by Anonymousreply 27July 29, 2021 6:06 PM

OP, don't be so obtuse. You have narrowed your options to three terrible, terrible choices. I work with other peoples' money (though not as a CFP or broker), and I will tell you what I tell my clients: you want a fee-based professional who will invest your dollars with either Schwab or Vanguard. Period. If you want to completely "set it and forget it," you may want to go with a 1% cut though I wouldn't go any higher than .5 or .75 if possible (the size of your portfolio, if large, can potentially help you select a lower rate). You would be shocked what a 1% cut amounts to over twenty to thirty years.

Under NO circumstances should you use a bank-affiliated advisor (Ameriprise, MS, etc.). These people will bleed you dry. Don't even consider them. You should the referral fees these guys offer me -- and that money comes from operational dollars funded directly by their cuts. In additional to management fees, they make money on every trade they execute on your behalf. I will leave you to imagine what happens to the value of your portfolio when they have to put their kids through school or buy a house or buy a car or...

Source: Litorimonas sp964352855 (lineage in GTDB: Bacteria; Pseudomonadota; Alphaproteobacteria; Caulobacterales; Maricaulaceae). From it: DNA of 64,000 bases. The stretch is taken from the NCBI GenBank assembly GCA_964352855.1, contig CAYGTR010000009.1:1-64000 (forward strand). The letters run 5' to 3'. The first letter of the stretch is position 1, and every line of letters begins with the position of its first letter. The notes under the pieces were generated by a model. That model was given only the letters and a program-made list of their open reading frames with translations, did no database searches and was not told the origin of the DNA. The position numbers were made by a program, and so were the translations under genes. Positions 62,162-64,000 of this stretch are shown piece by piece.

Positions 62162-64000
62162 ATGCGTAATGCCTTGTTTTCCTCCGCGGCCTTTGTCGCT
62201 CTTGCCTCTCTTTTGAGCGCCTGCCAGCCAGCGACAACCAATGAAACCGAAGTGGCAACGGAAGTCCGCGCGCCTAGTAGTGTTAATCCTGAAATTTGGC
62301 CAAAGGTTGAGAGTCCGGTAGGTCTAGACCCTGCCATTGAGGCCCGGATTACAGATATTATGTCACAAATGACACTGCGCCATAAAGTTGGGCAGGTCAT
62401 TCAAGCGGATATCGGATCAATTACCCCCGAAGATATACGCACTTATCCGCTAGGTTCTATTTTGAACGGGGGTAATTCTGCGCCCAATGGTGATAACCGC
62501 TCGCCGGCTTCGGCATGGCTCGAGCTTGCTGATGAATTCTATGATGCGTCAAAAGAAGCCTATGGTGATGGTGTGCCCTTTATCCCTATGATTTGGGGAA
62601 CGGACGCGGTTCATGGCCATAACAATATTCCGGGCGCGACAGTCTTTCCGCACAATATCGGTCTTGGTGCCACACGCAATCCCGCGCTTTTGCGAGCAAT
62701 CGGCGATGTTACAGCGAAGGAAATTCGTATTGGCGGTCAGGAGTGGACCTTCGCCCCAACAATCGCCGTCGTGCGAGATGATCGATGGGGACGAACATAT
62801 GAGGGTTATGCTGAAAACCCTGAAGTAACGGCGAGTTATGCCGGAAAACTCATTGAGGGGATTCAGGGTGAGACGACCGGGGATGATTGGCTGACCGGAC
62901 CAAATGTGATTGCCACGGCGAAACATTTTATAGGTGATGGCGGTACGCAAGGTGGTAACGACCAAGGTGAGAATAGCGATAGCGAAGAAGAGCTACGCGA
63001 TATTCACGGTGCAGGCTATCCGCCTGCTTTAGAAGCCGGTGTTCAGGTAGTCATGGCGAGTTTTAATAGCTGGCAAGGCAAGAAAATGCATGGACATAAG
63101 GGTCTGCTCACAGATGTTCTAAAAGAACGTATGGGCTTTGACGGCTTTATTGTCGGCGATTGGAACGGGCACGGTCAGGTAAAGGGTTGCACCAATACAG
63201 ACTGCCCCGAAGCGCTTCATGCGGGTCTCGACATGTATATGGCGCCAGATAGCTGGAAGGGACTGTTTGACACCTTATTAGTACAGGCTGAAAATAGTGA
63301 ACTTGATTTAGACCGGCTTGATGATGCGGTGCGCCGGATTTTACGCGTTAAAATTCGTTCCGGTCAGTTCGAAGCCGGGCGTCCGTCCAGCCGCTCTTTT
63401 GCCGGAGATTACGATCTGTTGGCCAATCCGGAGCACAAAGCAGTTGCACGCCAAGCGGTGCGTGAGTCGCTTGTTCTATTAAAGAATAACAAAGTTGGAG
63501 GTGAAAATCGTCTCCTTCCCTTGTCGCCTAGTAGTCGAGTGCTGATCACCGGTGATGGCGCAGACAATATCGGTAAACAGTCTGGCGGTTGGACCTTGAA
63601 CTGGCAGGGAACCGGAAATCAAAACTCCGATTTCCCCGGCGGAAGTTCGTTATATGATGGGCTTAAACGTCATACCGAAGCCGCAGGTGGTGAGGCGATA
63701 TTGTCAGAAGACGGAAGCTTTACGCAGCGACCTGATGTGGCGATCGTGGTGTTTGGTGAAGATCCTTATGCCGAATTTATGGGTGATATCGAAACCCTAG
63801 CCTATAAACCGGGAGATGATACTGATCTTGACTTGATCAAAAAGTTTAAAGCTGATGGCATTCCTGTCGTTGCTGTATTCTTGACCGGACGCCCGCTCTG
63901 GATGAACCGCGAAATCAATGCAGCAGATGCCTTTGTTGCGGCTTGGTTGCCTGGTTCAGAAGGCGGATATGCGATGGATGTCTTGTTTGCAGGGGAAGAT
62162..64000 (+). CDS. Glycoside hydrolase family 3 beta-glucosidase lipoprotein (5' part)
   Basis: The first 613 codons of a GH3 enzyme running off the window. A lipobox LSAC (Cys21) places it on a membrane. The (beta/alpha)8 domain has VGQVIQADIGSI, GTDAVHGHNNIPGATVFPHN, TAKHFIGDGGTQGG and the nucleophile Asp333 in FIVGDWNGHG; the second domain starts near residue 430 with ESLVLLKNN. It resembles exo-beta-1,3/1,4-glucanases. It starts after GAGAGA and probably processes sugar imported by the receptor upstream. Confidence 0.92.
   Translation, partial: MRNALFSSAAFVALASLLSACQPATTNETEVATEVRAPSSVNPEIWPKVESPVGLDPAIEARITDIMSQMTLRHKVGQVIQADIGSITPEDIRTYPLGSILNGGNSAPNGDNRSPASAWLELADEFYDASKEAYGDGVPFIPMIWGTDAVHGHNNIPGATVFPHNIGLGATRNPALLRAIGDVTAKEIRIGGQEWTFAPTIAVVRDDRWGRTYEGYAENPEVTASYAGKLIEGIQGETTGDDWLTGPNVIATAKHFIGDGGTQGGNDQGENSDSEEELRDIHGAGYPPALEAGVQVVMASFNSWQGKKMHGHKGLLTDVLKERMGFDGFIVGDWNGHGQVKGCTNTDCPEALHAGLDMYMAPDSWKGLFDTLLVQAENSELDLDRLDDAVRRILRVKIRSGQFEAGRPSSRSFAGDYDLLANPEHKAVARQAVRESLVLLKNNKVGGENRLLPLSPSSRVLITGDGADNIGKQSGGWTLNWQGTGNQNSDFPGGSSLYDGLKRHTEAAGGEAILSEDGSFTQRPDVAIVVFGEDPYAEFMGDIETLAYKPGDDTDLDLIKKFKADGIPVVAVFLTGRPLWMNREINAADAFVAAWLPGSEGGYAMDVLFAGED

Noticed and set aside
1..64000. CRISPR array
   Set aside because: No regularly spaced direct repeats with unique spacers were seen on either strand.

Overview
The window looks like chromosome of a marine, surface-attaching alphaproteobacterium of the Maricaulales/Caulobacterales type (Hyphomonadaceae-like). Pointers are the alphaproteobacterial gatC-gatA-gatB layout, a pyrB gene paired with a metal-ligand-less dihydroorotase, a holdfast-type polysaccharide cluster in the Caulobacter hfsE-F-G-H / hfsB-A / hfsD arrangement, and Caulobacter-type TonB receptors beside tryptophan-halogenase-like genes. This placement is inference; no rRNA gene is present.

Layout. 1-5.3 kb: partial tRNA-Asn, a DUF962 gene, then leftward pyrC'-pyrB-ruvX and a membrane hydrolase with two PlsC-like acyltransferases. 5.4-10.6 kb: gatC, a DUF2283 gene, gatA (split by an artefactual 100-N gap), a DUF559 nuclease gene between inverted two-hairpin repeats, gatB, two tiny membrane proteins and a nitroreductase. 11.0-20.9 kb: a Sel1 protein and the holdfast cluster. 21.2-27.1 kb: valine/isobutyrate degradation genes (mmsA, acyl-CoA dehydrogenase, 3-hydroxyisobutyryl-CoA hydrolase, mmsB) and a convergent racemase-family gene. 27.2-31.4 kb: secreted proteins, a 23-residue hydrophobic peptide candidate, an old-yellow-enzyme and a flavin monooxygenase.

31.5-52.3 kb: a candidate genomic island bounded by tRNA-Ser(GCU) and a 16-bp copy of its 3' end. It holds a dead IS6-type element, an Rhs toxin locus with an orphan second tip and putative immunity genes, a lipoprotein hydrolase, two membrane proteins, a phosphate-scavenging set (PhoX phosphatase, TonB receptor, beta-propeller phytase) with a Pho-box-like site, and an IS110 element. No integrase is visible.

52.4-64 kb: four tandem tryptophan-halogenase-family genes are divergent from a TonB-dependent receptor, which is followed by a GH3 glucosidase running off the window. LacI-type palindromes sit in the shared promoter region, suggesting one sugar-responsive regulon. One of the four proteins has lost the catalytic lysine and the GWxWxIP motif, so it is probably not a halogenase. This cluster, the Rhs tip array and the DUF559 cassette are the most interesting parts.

In addition, you should be happy to pay capital gains as it is a heavily favored tax rate. If you get yourself an enrolled agent or accountant who focuses on tax strategy and retirement, you can easily ameliorate your future tax burden.

And for the love of God, DO NOT PURCHASE AN ANNUITY. They are the biggest scam going.

With that, I wish you luck in your hunt for financial help. Accept only the best professional you can vibe with.

by Anonymousreply 28July 29, 2021 6:56 PM

I still don't know what to do. The other brokers in my town are generic or not good.

by Anonymousreply 29July 29, 2021 6:56 PM